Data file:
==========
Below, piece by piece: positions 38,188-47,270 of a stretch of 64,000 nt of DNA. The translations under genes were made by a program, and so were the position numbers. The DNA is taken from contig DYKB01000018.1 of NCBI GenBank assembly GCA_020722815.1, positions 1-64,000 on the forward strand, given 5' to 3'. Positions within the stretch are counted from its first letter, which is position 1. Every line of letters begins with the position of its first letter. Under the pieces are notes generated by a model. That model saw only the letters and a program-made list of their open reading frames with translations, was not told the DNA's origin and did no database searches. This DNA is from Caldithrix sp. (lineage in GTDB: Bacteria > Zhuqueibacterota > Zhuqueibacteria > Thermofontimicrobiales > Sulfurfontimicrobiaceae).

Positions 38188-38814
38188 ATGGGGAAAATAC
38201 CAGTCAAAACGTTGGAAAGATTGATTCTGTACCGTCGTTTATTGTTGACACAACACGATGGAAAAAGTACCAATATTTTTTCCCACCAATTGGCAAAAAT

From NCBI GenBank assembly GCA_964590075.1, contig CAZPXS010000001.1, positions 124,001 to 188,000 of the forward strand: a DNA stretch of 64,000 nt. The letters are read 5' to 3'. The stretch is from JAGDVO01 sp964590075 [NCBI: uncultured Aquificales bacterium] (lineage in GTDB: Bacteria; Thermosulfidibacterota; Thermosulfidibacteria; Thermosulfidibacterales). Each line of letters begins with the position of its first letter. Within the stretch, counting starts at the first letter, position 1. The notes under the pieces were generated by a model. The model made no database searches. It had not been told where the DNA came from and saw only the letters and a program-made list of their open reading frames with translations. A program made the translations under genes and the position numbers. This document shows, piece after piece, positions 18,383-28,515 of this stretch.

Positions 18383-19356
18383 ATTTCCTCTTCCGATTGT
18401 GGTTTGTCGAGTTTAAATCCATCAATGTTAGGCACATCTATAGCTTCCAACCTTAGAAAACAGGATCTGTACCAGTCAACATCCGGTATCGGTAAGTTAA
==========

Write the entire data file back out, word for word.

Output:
Below, piece by piece: positions 38,188-47,270 of a stretch of 64,000 nt of DNA. The translations under genes were made by a program, and so were the position numbers. The DNA is taken from contig DYKB01000018.1 of NCBI GenBank assembly GCA_020722815.1, positions 1-64,000 on the forward strand, given 5' to 3'. Positions within the stretch are counted from its first letter, which is position 1. Every line of letters begins with the position of its first letter. Under the pieces are notes generated by a model. That model saw only the letters and a program-made list of their open reading frames with translations, was not told the DNA's origin and did no database searches. This DNA is from Caldithrix sp. (lineage in GTDB: Bacteria > Zhuqueibacterota > Zhuqueibacteria > Thermofontimicrobiales > Sulfurfontimicrobiaceae).

Positions 38188-38814
38188 ATGGGGAAAATAC
38201 CAGTCAAAACGTTGGAAAGATTGATTCTGTACCGTCGTTTATTGTTGACACAACACGATGGAAAAAGTACCAATATTTTTTCCCACCAATTGGCAAAAAT

From NCBI GenBank assembly GCA_964590075.1, contig CAZPXS010000001.1, positions 124,001 to 188,000 of the forward strand: a DNA stretch of 64,000 nt. The letters are read 5' to 3'. The stretch is from JAGDVO01 sp964590075 [NCBI: uncultured Aquificales bacterium] (lineage in GTDB: Bacteria; Thermosulfidibacterota; Thermosulfidibacteria; Thermosulfidibacterales). Each line of letters begins with the position of its first letter. Within the stretch, counting starts at the first letter, position 1. The notes under the pieces were generated by a model. The model made no database searches. It had not been told where the DNA came from and saw only the letters and a program-made list of their open reading frames with translations. A program made the translations under genes and the position numbers. This document shows, piece after piece, positions 18,383-28,515 of this stretch.

Positions 18383-19356
18383 ATTTCCTCTTCCGATTGT
18401 GGTTTGTCGAGTTTAAATCCATCAATGTTAGGCACATCTATAGCTTCCAACCTTAGAAAACAGGATCTGTACCAGTCAACATCCGGTATCGGTAAGTTAA